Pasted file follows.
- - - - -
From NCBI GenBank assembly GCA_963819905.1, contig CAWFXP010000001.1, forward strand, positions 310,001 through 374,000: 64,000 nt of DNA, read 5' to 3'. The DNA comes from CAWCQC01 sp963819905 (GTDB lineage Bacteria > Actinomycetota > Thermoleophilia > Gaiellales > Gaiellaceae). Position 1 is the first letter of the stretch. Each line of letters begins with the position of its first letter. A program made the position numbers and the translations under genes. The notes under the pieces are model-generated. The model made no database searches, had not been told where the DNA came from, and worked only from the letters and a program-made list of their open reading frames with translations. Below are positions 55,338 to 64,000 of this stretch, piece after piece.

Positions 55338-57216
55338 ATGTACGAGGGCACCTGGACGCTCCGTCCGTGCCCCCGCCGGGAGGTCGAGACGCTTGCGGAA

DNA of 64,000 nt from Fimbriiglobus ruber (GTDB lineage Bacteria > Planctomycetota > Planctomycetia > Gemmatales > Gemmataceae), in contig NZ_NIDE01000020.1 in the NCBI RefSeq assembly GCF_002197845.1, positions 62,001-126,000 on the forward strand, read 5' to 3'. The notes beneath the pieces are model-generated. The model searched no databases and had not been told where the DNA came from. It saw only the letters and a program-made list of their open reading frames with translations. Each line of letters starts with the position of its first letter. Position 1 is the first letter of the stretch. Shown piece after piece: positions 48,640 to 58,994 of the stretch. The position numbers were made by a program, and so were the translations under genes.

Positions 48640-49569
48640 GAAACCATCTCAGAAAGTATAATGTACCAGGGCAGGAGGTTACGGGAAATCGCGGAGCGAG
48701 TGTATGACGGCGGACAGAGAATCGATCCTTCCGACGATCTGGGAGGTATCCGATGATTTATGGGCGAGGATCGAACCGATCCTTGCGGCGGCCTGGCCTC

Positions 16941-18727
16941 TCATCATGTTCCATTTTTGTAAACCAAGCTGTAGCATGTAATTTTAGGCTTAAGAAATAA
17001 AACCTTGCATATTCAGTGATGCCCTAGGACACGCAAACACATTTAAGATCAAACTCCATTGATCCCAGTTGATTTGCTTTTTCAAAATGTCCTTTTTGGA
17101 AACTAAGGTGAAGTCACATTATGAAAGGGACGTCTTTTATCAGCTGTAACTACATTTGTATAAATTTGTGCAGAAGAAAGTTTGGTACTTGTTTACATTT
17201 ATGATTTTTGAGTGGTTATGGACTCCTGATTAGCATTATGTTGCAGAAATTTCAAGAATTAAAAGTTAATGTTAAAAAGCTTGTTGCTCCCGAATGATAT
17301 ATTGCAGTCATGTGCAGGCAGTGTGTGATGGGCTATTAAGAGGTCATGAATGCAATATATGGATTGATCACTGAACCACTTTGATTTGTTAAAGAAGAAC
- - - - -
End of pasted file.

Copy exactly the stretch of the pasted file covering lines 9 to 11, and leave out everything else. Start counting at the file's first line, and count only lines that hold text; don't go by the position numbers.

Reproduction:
16941 TCATCATGTTCCATTTTTGTAAACCAAGCTGTAGCATGTAATTTTAGGCTTAAGAAATAA
17001 AACCTTGCATATTCAGTGATGCCCTAGGACACGCAAACACATTTAAGATCAAACTCCATTGATCCCAGTTGATTTGCTTTTTCAAAATGTCCTTTTTGGA
17101 AACTAAGGTGAAGTCACATTATGAAAGGGACGTCTTTTATCAGCTGTAACTACATTTGTATAAATTTGTGCAGAAGAAAGTTTGGTACTTGTTTACATTT